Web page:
Indexed on: 15 Apr '10Published on: 15 Apr '10Published in: European Journal of Anaesthesiology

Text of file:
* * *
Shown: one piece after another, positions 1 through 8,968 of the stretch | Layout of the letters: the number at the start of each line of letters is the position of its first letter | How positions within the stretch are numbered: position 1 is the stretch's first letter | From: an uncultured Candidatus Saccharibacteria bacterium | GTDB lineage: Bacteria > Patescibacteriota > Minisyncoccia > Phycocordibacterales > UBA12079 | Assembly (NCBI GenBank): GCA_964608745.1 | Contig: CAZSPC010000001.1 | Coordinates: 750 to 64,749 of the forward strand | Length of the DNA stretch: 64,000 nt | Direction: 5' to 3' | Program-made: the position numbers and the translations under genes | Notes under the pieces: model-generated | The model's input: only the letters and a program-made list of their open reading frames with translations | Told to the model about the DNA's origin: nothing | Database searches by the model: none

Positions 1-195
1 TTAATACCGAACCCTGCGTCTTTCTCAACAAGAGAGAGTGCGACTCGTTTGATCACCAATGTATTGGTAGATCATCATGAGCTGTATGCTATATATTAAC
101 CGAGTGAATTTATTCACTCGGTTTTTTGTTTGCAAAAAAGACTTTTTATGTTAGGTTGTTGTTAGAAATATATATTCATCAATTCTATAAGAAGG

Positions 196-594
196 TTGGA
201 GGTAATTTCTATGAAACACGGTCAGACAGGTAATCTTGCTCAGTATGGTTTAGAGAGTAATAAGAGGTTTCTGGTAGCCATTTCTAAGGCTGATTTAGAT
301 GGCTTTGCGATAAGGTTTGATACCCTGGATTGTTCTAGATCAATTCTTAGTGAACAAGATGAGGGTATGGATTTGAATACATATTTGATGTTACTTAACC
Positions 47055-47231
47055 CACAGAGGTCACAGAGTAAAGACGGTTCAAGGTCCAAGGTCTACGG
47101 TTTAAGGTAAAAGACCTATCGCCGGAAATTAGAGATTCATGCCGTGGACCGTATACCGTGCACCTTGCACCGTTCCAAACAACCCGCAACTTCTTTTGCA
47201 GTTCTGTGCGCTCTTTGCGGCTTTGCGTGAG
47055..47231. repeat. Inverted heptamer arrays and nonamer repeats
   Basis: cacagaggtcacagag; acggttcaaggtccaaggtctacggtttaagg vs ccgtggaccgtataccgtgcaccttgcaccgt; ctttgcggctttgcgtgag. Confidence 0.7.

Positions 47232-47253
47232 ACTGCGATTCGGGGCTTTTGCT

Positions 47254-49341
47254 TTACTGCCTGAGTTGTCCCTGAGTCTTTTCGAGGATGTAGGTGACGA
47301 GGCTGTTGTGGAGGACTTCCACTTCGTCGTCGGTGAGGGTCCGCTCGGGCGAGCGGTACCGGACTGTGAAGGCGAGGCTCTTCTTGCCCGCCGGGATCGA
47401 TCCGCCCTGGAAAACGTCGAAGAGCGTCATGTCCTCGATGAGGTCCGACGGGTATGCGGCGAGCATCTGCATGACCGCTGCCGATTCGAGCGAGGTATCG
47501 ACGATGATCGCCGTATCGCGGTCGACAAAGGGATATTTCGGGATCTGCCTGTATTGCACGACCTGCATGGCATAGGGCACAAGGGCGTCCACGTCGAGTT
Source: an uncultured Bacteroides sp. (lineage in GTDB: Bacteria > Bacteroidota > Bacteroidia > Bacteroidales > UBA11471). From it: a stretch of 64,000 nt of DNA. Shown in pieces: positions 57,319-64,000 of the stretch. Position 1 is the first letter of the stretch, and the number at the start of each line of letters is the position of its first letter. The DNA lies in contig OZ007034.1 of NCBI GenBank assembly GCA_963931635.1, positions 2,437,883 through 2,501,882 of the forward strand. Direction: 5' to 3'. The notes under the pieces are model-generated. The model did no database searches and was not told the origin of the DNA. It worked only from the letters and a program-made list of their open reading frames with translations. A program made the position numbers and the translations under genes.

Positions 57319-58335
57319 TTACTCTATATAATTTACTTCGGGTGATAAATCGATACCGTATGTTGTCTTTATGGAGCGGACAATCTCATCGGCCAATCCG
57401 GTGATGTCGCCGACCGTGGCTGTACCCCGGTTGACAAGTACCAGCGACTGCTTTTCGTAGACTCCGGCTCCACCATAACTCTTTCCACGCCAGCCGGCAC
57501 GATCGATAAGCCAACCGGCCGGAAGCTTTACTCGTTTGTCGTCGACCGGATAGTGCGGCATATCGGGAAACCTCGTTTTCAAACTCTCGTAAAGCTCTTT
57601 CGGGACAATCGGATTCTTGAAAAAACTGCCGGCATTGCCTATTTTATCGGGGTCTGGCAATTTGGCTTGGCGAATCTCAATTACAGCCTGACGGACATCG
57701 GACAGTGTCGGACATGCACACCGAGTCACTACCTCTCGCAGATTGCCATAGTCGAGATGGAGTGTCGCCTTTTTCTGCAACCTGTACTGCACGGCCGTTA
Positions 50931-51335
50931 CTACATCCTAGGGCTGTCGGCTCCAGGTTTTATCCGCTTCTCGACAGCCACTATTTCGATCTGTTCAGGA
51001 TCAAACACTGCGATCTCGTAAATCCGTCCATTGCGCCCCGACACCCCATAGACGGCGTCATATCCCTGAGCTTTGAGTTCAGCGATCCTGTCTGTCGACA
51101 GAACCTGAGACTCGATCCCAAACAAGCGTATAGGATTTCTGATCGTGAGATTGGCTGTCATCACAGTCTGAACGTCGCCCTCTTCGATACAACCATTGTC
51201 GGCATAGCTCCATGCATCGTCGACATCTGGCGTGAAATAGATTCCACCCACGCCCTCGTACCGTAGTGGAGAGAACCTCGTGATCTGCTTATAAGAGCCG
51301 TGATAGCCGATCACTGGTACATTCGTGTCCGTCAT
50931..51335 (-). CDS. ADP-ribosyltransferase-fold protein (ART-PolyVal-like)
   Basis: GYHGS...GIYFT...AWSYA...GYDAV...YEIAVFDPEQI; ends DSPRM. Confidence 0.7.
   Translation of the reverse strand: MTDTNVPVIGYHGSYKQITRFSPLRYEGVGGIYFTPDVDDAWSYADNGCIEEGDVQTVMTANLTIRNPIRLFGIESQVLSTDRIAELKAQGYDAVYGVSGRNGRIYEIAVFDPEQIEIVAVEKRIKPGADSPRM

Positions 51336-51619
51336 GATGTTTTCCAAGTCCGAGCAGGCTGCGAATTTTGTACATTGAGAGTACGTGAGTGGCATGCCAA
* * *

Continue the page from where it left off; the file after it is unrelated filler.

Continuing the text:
Despite clinical and laboratory evidence of perioperative hypercoagulability, alterations in haemostasis after potentially haemorrhagic oncologic surgery are difficult to predict. This study aims to evaluate the entity, the extent and the duration of perioperative coagulative alterations following pancreas and liver oncologic surgery, by the use of both routine tests and thromboelastogram (TEG).Fifty-six patients undergoing liver (n = 38) and pancreatic (n = 18) surgery were studied. The coagulation profile was evaluated by platelet count, prothrombin time-international normalized ratio, activated partial thromboplastin time, antithrombin III and TEG at the beginning, at the end of the operation and on postoperative days 1, 3, 5 and 10.All preoperative coagulative screening and TEG traces were normal before incision. In the postoperative period of the liver and pancreas groups, despite an increase in prothrombin time-international normalized ratio, a reduction in antithrombin III and platelet count and normal activated partial thromboplastin time and fibrinogen, TEG evidenced a normocoagulability in the liver group, with a major tendency towards hypocoagulability in the pancreas group, as evidenced by a transient increase in R-time and K-time between postoperative days 1 and 3. During the study period, four cases of pulmonary embolism, resolved with heparin infusion, were recorded, in the absence of laboratory and thromboelastographic evidence of hypercoagulability.Despite laboratory tests evidencing hypocoagulability in both groups, TEG traces showed a normocoagulability in liver resections, whereas a transient thromboelastographic hypocoagulability was evident in patients undergoing pancreas surgery. The discrepancy between laboratory values and thromboelastographic variables was even more evident in patients undergoing major liver resections compared with minor ones. Our study supports the role of thromboelastography, despite its limitations, as a valuable tool for the evaluation of the perioperative whole coagulation process and hypercoagulability changes and to increase patient safety through better management of antithrombotic therapy.